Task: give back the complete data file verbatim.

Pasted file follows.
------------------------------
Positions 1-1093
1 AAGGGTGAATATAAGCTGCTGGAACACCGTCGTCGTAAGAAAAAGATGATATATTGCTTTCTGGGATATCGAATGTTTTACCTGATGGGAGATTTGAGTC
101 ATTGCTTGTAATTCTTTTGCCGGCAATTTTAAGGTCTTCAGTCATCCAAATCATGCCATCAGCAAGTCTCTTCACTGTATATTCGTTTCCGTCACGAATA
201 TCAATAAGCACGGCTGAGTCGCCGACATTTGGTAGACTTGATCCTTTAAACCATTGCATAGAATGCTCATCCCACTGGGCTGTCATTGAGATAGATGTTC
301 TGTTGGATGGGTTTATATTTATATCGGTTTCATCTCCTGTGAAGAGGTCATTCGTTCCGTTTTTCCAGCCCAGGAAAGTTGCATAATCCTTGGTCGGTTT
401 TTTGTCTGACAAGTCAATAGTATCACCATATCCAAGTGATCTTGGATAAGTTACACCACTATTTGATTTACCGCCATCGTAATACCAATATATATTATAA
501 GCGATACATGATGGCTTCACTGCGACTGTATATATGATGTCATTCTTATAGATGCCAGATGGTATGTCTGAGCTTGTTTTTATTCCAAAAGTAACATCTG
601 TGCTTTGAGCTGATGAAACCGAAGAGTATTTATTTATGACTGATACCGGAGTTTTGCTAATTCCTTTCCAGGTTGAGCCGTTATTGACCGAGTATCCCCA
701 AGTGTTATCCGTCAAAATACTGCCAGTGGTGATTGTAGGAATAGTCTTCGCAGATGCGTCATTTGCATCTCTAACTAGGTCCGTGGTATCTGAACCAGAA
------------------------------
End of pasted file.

Positions 1-1093
1 AAGGGTGAATATAAGCTGCTGGAACACCGTCGTCGTAAGAAAAAGATGATATATTGCTTTCTGGGATATCGAATGTTTTACCTGATGGGAGATTTGAGTC
101 ATTGCTTGTAATTCTTTTGCCGGCAATTTTAAGGTCTTCAGTCATCCAAATCATGCCATCAGCAAGTCTCTTCACTGTATATTCGTTTCCGTCACGAATA
201 TCAATAAGCACGGCTGAGTCGCCGACATTTGGTAGACTTGATCCTTTAAACCATTGCATAGAATGCTCATCCCACTGGGCTGTCATTGAGATAGATGTTC
301 TGTTGGATGGGTTTATATTTATATCGGTTTCATCTCCTGTGAAGAGGTCATTCGTTCCGTTTTTCCAGCCCAGGAAAGTTGCATAATCCTTGGTCGGTTT
401 TTTGTCTGACAAGTCAATAGTATCACCATATCCAAGTGATCTTGGATAAGTTACACCACTATTTGATTTACCGCCATCGTAATACCAATATATATTATAA
501 GCGATACATGATGGCTTCACTGCGACTGTATATATGATGTCATTCTTATAGATGCCAGATGGTATGTCTGAGCTTGTTTTTATTCCAAAAGTAACATCTG
601 TGCTTTGAGCTGATGAAACCGAAGAGTATTTATTTATGACTGATACCGGAGTTTTGCTAATTCCTTTCCAGGTTGAGCCGTTATTGACCGAGTATCCCCA
701 AGTGTTATCCGTCAAAATACTGCCAGTGGTGATTGTAGGAATAGTCTTCGCAGATGCGTCATTTGCATCTCTAACTAGGTCCGTGGTATCTGAACCAGAA